Bomb strikes U.S. convoy in Afghanistan

November 12, 2008 9:46:30 PM PST
A car bomb struck a U.S. military convoy in eastern Afghanistan Thursday, wounding 57 civilians and an American soldier, U.S. and Afghan officials said. The attack happened outside Jalalabad, the capital of the eastern Nangarhar province, said Army Sgt. First Class Joel Peavy.

Ahmad Zia Abdulzai, spokesman for the provincial governor, said the attack was carried out by a suicide bomber in the city's Bati Kot district.

One American soldier was wounded in the blast, Peavy said. Of the 57 civilians wounded, 40 were hospitalized and 17 were treated and released, said Ajmal Pardes, a health official for Nangarhar province.

Taliban militants regularly use suicide attackers and car bombs in their assaults against U.S., Afghan and other foreign troops in the country.

On Wednesday, a suicide bomber driving a tanker truck hauling oil detonated his explosives outside an Afghan government office during a provincial council meeting in the southern city of Kandahar, killing six people and wounded 42, officials said.

The blast in the Taliban's former stronghold came as the provincial council was hearing constituent complaints. Two members of the provincial council were wounded in the attack, said Kandahar's Gov. Rahmatullah Raufi.

The explosion ripped through the council office, flattened five nearby homes and damaged the offices of the country's intelligence service. It left a crater some 15 feet into the ground.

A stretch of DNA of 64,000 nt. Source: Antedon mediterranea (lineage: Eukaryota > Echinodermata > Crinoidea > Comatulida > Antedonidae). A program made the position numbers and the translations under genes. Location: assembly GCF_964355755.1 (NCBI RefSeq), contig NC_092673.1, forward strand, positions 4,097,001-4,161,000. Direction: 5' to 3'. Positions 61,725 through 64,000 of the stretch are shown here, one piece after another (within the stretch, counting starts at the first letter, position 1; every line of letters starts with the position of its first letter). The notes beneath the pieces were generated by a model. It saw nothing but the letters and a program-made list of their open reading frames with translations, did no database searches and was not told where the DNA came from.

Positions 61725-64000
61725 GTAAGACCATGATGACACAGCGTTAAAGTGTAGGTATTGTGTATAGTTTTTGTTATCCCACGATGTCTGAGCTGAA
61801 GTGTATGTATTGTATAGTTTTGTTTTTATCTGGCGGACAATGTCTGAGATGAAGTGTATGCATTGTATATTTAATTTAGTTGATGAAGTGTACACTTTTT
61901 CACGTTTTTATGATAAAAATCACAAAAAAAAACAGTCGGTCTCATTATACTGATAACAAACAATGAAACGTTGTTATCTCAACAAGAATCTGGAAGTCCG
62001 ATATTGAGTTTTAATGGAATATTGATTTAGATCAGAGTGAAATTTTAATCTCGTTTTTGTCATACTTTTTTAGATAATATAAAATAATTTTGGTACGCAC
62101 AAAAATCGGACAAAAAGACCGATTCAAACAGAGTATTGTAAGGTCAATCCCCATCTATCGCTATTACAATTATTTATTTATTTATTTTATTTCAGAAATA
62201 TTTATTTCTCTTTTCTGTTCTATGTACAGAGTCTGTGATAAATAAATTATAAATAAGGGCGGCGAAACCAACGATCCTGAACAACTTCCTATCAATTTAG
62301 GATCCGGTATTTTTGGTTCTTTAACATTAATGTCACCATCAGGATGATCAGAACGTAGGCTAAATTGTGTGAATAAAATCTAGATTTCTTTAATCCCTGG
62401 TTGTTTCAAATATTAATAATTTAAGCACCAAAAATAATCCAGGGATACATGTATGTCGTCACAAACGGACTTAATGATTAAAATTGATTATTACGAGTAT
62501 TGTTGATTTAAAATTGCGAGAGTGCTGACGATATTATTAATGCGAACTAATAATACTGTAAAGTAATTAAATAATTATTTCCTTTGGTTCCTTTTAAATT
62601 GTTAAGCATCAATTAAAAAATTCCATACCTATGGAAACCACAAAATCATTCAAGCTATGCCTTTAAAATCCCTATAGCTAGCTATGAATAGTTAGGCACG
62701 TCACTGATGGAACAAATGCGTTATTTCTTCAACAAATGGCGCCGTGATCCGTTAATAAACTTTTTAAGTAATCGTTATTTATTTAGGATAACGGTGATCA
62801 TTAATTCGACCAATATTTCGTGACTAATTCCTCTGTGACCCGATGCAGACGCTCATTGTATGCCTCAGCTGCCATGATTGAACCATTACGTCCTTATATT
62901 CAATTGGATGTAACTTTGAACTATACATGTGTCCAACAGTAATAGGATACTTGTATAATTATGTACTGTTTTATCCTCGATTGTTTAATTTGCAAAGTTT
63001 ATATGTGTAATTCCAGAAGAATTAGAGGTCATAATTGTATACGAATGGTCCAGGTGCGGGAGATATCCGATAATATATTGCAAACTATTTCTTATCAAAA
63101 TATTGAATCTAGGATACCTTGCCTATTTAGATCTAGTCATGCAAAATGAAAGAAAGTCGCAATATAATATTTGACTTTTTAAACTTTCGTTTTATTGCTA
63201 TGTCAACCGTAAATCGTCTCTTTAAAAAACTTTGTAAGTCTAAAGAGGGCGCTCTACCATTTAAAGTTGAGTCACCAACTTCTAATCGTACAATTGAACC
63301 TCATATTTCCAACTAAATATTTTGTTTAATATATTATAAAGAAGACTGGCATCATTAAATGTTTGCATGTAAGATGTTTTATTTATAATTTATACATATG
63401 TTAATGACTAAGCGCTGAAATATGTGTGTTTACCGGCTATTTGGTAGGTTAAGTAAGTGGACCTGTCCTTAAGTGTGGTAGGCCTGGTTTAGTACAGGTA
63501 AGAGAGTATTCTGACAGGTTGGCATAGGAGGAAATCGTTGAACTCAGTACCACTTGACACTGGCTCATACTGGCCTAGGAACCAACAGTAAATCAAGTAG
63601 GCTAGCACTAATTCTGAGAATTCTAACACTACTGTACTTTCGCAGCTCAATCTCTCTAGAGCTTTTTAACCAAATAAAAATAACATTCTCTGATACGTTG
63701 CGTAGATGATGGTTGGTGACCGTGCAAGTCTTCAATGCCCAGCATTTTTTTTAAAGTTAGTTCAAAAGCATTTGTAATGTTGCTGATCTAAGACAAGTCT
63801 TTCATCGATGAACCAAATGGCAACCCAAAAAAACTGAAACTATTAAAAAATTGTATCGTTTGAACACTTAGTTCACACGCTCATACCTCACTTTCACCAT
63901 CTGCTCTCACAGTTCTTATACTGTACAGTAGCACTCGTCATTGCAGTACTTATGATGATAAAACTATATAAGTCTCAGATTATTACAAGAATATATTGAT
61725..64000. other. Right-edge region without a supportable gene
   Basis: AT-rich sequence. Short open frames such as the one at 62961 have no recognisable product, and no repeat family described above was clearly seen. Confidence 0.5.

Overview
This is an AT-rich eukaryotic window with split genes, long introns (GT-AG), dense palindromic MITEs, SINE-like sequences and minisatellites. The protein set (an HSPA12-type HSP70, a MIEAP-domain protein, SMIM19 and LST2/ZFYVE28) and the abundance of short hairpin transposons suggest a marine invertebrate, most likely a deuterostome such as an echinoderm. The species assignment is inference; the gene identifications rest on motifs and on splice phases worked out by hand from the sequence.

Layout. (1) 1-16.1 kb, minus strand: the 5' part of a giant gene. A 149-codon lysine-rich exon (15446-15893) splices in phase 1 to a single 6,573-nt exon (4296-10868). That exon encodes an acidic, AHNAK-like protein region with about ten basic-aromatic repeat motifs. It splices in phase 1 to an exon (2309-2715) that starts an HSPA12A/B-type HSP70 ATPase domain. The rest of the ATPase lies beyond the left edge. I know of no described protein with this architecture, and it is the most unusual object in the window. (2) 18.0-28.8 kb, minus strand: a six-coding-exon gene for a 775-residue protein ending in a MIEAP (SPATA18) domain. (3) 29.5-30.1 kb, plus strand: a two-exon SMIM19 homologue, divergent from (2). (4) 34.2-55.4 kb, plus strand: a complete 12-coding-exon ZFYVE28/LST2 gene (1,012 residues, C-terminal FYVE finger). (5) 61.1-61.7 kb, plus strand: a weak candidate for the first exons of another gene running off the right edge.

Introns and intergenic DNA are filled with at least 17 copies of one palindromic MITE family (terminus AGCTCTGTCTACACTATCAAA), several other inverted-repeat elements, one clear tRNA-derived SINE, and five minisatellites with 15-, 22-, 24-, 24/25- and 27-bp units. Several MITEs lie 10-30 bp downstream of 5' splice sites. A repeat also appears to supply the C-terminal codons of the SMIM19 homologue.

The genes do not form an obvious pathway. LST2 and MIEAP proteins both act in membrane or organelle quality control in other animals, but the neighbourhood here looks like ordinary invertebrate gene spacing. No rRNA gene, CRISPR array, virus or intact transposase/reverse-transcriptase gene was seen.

Raufi blamed Taliban militants for the attack.

Hours earlier, two men on a motorcycle threw acid on eight Afghan girls walking to school in Kandahar, and three of the girls were hospitalized with serious burns, said Dr. Sharifa Siddiqi. Three others were treated and released and two girls were not injured.

Girls were banned from schools under the Taliban's hard-line Islamist regime, which ruled Afghanistan from 1996 to 2001. Women also were not allowed to leave the house without a male family member escorting them.

Afghanistan's government condemned the attack, calling it un-Islamic and perpetrated by the "country's enemies," a usual reference for Taliban militants.

No one immediately claimed responsibility, and Taliban spokesman Qari Yousef Ahmadi denied that the insurgents were involved.


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